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Businesses of all types and sizes regularly look for ways to optimize their supply chain. Whether it’s decreasing the number of suppliers (often international), increasing order sizes, or consolidating shipments – there are myriad ways for companies to cut marginal costs in operations and procurement. This pursuit of profitability has left many organizations open to major risks. The effects of COVID-19 led to port closures, capacity shortages, and inabilities to fill critical open roles in almost every sector. This has led to the supply scarcity and inflation that we’re currently facing and provided a shock of reality for many leaders: traditional supply chains aren’t as strong as we thinkp>
The supply chain wake-up call
The world may be opening back up, but many businesses, especially small businesses, are still grappling with ongoing supply shortages and are looking to identify alternative suppliers. Leaders are reassessing cost-down strategies in favor of striking a balance between savings and reliability. In their search for stability, some leaders are searching closer to home for local suppliers who may have been previously passed over.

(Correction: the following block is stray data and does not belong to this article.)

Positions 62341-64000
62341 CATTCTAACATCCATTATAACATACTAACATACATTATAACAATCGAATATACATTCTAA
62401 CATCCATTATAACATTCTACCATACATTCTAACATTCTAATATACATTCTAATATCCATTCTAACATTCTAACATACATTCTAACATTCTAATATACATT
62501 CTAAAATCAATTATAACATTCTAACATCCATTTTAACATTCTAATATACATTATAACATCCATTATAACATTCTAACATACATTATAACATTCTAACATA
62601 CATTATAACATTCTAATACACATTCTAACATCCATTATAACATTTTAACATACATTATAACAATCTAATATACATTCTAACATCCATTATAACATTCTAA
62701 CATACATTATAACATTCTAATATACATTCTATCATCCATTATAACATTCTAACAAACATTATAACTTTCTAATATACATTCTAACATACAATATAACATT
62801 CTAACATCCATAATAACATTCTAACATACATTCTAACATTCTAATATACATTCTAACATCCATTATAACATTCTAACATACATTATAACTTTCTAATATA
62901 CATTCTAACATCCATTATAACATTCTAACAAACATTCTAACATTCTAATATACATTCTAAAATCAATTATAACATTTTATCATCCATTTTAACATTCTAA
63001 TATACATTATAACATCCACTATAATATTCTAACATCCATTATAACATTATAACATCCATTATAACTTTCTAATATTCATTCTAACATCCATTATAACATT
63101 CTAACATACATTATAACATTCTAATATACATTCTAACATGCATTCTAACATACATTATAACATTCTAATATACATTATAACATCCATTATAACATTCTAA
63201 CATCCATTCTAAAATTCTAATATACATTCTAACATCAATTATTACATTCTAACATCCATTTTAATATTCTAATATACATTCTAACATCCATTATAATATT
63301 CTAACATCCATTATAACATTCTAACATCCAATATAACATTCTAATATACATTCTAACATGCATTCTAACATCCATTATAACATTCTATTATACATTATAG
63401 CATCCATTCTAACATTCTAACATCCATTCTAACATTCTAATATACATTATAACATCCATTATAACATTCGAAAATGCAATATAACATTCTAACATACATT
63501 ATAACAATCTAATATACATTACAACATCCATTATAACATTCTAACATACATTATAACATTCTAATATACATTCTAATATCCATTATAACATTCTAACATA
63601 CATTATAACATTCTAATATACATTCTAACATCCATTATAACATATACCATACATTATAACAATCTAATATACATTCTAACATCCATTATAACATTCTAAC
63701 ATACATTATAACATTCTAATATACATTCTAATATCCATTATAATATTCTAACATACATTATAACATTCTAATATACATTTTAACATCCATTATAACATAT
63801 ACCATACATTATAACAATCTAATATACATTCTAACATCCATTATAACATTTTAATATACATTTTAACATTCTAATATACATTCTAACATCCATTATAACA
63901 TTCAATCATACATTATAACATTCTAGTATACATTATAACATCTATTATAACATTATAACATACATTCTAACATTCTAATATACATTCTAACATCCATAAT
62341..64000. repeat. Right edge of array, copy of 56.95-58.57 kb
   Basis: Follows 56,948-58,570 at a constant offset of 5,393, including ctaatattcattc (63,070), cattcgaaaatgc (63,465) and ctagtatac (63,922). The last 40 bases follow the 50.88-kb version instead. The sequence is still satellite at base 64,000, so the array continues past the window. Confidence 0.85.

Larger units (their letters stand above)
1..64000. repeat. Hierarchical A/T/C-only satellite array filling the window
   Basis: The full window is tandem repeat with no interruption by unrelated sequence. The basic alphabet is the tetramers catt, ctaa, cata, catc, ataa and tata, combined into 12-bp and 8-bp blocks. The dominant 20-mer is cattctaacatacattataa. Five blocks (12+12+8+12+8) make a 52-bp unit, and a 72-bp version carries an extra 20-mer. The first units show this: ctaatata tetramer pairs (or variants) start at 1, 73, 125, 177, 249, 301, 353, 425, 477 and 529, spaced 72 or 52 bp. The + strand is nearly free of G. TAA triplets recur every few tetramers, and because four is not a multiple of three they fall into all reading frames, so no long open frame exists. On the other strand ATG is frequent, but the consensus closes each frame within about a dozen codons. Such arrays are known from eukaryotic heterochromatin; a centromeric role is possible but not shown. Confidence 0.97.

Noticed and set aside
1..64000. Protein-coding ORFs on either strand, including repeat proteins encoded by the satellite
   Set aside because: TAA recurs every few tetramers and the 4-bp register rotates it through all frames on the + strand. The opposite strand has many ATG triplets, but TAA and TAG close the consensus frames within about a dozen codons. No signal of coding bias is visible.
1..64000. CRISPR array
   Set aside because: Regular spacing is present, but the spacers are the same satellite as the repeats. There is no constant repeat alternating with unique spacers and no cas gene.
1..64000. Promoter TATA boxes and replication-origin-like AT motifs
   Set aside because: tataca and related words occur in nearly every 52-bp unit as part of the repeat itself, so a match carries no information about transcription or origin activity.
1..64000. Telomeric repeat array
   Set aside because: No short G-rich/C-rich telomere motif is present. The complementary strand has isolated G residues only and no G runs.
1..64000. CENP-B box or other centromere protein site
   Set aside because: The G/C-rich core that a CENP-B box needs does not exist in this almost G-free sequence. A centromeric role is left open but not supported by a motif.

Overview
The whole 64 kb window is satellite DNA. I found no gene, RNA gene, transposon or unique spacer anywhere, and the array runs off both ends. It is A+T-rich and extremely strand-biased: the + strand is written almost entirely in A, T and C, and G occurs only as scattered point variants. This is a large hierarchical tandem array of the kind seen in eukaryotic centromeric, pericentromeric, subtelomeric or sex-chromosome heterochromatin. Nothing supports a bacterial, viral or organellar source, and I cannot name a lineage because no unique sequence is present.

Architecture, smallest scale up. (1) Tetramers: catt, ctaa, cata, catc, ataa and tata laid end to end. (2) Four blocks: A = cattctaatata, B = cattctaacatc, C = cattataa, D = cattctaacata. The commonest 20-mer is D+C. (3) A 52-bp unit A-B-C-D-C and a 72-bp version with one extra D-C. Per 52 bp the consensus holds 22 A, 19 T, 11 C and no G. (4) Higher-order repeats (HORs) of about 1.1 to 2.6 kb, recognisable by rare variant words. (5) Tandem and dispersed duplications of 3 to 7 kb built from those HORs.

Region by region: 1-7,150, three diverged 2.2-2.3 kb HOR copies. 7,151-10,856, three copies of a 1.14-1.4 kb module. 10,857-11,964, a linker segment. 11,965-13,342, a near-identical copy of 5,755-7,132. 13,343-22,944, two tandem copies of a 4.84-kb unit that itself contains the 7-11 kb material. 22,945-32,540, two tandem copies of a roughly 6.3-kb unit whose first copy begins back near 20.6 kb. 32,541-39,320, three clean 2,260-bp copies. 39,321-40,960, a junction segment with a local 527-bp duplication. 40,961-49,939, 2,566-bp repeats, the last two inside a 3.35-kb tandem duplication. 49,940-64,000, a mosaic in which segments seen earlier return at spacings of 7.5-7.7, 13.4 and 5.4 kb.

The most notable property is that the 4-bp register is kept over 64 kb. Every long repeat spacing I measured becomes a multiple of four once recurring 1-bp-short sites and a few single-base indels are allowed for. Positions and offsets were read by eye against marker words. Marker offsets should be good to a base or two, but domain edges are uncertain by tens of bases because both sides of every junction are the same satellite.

According to a recent McKinsey survey, 90% of supply-chain executives stated that they expect to pursue some degree of regionalization during the next three years. The University of Wyoming is implementing a new system to accomplish just that. They’ve recently created an online database to connect local suppliers with each other to strengthen the local manufacturing supply chain. While this is just one example, it underscores the benefits of local suppliers partnering with each other.
Benefits to purchasing from local suppliers
Some leaders worry that working with smaller suppliers might cost more due to their lack of scaled buying power, however any potential price increases can be offset by a variety of benefits. Partnering with small, diverse, and local businesses offers five advantages to leaders looking to build supply chain resiliency
How you can help your local partners
We have seen some of the benefits organizations can derive through purchasing from diverse, local businesses. There are various ways that you can help your local small and diverse businesses thrive through:
Next time you start thinking about ways to build a stronger supply chain, remember that part of the answer might be right down the street. Building relationships with these sellers now can help safeguard against future supply chain disruption while supporting small and diverse businesses within your community.